French Polynesia hospital policy is different than the US. Only Jamie was allowed to go in and I had to stay in the waiting room. It was 1:30pm and I still hadn’t eaten. Jamie of course sent out a nurse almost immediately to dismiss me to the café. Winding my way through a long hospital corridor in search of food brought back memories of 5 years ago. I picked at a bacon and ham quiche (because at a time like this one smoked meat just isn’t enough. Don’t you love the French?) and then made my way back through the hallway and elevator maze to the urgence waiting room. Jamie was admitted overnight for more tests and observation. His biggest complaint was his sore mouth from biting his tongue during la crise. I had just over an hour to catch the last ferry back to Moorea, the boat and the kids, so as Jamie swallowed some anti-seizure medication and they started his IV line, I left for the harbor. I always love being on the water, but the highlight of my return trip was the bus I took from the ferry terminal back to the boat. It was filled with locals heading home from work in the city and it was fascinating to listen to their stories and connect them with their homes as they hopped off.
The kids had a fun day playing at the beach with Max and Becca and I got the biggest, much needed hugs from them. They were so excited to share every detail of the day. Batteries were down a little so I started the genset, which promptly stalled a few seconds later and flashed fault #7 (loss of raw water flow). Thank you Murphy’s law. It looks like we need to replace the impeller again. Jamie usually does this so we’ll see if he gets out in time to fix it. Otherwise I have a new project. Batteries are still at 73% so we’re ok for now. Love that battery bank!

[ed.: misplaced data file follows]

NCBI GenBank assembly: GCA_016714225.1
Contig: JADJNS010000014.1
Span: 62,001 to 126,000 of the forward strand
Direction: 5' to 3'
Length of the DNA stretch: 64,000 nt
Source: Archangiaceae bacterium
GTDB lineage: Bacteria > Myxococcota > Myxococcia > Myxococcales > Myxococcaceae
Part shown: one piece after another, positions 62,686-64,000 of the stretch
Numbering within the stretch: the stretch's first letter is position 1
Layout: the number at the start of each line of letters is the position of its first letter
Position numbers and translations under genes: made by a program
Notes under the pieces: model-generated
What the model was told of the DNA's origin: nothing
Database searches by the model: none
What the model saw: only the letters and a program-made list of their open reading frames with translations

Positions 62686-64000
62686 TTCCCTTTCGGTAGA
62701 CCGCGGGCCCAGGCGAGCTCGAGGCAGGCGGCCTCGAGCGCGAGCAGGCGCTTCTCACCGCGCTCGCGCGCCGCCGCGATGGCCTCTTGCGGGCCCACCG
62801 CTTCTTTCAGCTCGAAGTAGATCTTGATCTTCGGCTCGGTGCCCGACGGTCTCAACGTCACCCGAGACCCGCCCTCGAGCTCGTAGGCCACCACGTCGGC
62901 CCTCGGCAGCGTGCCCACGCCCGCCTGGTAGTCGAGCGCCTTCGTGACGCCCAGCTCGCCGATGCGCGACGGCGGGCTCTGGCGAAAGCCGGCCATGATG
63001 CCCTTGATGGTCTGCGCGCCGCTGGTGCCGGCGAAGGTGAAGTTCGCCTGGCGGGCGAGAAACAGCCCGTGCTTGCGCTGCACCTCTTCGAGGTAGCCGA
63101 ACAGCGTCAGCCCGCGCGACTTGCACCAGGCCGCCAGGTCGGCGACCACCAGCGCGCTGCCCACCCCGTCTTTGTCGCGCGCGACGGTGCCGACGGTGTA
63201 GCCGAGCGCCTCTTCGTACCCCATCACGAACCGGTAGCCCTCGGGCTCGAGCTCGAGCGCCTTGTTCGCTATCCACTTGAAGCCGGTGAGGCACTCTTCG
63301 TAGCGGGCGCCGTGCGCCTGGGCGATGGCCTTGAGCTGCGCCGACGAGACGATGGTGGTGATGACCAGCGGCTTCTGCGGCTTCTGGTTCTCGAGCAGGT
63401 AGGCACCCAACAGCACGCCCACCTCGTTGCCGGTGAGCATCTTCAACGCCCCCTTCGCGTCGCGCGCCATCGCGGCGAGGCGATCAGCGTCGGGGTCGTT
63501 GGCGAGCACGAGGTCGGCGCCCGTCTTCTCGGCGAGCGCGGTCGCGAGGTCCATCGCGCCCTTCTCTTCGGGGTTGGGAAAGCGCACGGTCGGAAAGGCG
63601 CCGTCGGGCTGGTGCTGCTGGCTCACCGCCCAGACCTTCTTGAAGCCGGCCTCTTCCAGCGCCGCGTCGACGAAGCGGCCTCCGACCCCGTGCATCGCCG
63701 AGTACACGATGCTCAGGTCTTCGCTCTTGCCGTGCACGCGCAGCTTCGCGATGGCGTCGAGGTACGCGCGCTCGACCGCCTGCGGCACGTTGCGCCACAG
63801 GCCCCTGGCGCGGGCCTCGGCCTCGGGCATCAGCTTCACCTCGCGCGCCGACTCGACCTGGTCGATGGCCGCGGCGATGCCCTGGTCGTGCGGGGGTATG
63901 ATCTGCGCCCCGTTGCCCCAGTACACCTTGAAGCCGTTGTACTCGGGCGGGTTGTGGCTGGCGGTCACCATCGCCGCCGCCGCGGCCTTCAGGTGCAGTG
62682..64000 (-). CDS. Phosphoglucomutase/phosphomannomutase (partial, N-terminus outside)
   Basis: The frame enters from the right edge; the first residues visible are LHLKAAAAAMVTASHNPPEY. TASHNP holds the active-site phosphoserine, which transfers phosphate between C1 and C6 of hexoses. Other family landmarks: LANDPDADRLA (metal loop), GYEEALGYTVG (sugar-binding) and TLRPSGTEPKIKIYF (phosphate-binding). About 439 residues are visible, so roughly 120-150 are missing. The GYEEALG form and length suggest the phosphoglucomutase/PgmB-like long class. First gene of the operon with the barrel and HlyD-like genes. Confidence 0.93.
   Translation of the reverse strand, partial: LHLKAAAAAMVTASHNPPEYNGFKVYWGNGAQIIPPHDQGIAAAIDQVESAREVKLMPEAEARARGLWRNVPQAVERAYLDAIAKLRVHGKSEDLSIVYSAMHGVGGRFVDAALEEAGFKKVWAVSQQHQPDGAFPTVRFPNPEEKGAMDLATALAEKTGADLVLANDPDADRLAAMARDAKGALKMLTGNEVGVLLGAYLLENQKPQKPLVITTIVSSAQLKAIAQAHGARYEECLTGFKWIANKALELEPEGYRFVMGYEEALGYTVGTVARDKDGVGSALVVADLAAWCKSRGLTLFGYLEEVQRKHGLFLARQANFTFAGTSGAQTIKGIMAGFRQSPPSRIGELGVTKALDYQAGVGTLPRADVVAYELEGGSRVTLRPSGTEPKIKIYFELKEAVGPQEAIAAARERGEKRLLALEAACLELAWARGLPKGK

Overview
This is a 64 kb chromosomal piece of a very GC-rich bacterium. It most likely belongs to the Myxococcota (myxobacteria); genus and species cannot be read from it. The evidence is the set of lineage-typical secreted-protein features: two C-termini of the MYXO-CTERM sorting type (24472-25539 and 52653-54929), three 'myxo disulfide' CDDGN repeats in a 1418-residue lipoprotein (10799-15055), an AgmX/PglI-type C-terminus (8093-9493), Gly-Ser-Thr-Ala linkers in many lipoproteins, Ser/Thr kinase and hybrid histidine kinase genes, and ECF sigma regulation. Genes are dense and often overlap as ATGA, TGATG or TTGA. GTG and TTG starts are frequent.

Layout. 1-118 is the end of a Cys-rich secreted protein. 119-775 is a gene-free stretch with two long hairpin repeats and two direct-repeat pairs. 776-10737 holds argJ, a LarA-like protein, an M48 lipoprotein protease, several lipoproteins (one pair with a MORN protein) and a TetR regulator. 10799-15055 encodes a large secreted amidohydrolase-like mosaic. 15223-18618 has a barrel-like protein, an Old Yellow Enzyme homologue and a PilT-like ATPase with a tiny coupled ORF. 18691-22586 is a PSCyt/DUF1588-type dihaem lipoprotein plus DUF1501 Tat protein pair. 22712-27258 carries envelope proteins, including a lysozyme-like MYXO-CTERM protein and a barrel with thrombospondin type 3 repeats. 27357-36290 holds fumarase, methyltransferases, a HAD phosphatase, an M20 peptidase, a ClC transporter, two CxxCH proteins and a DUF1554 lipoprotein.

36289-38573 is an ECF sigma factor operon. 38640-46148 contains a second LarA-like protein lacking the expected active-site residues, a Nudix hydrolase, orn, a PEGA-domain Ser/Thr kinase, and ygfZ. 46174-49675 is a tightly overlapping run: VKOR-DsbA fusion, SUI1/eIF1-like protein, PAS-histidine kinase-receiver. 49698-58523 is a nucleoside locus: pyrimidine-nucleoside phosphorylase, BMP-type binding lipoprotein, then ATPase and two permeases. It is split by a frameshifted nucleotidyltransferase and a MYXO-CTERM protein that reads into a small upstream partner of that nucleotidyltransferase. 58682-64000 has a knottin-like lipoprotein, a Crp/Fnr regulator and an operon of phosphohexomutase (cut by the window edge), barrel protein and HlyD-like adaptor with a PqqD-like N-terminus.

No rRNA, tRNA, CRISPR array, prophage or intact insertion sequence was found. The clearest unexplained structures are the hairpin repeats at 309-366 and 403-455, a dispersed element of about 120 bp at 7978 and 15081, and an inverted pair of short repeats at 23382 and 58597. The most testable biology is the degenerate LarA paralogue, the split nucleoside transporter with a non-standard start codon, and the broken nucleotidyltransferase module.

I finally spoke to Jamie around 10pm. He’s been moved to the neurology unit, had a CT scan and chest x-ray, and the doctor says everything looks ok so far. An MRI and blood work are on tap for tomorrow. Feels like old times. Jamie sounds back to normal and I’m sure he’s entertaining the staff. He says not to worry and that the hospital food is way better here than in Seattle.
I’ll move the boat to Papeete first thing in the morning. It feels pretty routine to do this now, like driving a car to the mall.
On a separate note, I have had several requests to write more blog posts and post more photos and had actually begun a follow up to Jamie’s previous post when this all happened. I am starting to get used to my ink. In the waiting room today I noticed the ray’s wings also resemble sails, which makes me smile. My children make me smile. Jamie makes me smile. I love this crazy wild adventure we are on together and how much we are learning about the world and ourselves, maybe even more at the end of a day we’re thrown a curveball.
It was great to have Jamie home for the night. He changed the impeller on the genset and then we had Chinese food at the nearby outdoor food market where food trucks set up each night and musicians play. He’s back at the hospital for the last tests today and although we await those results and what the doctors conclude, we’re very optimistic. Jamie seems fine and ready to resume life on Sophie. We anticipate he’ll be released later today or tomorrow. Will let you know.